5. Work Readiness: Research by Kaplan and Gallop showed that internships for students were critical for their future success transitioning into the workplace. Only one-third of institutions have students engaged in long-term projects (>1 semester). Also, students being able to add industry recognized credentials in addition to their degree will give them a big leg up. 
  6. State Funding and Policy Landscape: Generally seeing less money, pending stimulus impact, some states asked for funds back. When the Coronavirus Aid, Relief and Economic Security (CARES) Act was rolled out, many foundations did not take PPP (Paycheck Protection Program) because they had enough in operating reserves and they were concerned about their reputational risk. There was also an educational session on unrestricted versus restricted assets that was used to eliminate the myth that endowment can be spent down.

    A poll conducted at one of the sessions showed 42% of universities were spending more/significantly more time on legislative issues. Some noteworthy and creative ideas on how some universities were approaching the policy landscape were discussed at length. Delaware State University, Oregon State University and Virginia Tech found that including their state legislators in campus and student initiatives helped to better align their states goals with their own. There was also recommendations to break down student body information by district for legislators and for universities to bring students and Board members to legislator meetings to improve collaboration.

  7. Cultivating the Institution and Foundation Relationship: It is more critical than ever to communicate and be aligned in objectives at multiple levels and to eliminate silos, especially between the University President, Foundation CEO and Board Chairs. It is also important to stress test across the macro level and preform cyber risk assessments/insurance. Carol Cartwright (President Emerita at Kent State and Bowling Green) recommended the AGB book “The New Realities for Public Higher Educational Foundations” for anyone trying to learn more on this topic.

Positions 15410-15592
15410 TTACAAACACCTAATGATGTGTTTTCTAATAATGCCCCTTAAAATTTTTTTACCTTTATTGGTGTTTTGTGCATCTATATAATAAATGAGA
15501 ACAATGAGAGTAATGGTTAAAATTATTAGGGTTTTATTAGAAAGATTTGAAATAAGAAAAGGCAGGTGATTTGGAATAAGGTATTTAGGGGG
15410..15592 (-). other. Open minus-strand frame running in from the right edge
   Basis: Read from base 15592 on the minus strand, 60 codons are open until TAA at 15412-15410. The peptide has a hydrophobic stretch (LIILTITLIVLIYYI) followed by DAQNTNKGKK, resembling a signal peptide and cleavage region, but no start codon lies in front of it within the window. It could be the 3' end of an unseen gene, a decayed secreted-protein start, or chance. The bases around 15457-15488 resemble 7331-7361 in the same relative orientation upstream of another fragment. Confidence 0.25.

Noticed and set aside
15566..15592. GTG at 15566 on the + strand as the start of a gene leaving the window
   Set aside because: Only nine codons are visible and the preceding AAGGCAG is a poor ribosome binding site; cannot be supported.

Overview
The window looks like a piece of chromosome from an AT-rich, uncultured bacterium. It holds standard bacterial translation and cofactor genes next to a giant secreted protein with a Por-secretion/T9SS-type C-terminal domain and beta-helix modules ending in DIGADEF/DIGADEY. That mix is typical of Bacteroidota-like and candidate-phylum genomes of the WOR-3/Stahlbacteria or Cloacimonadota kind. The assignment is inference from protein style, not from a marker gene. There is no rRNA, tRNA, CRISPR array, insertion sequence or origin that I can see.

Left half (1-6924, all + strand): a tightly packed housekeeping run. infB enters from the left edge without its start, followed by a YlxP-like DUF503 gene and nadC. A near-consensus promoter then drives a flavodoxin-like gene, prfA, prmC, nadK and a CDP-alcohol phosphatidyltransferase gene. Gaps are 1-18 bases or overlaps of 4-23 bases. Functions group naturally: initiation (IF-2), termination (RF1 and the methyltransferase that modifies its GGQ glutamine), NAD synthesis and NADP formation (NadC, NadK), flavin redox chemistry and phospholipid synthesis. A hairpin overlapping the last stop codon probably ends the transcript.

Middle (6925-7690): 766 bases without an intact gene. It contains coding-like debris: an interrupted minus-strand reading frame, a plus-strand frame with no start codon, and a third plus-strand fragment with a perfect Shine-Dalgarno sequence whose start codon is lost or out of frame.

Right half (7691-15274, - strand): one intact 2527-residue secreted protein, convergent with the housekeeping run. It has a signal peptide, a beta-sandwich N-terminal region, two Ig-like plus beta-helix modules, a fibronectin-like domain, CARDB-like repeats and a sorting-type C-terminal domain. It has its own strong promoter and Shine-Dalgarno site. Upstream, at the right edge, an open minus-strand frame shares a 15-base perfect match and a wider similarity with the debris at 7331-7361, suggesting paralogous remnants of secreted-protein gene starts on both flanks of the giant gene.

One last take-away, while seemingly obvious, is so fundamental that upon it is built the success of many institutions, having learned that a deep focus on solid relationships and good governance yields synergies across the board. Stay tuned for my re-cap of the NACUBO and CASE conferences coming soon. 

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Legal Note

Source: Association for Governing Boards Virtual Conference January 25-27, 2021
Information provided by SEI Investments Management Corporation (SIMC), a registered investment adviser and wholly owned subsidiary of SEI Investments Company (SEI). Investing involves risk including possible loss of principal.

AGB, NACUBO, CASE, University of Florida, University of North Georgia, Colorado State University, Delaware State University, Oregon State University and Virginia Tech are not affiliated with SEI or its subsidiaries. Kent State University is a client of SEI since 7/3/2017.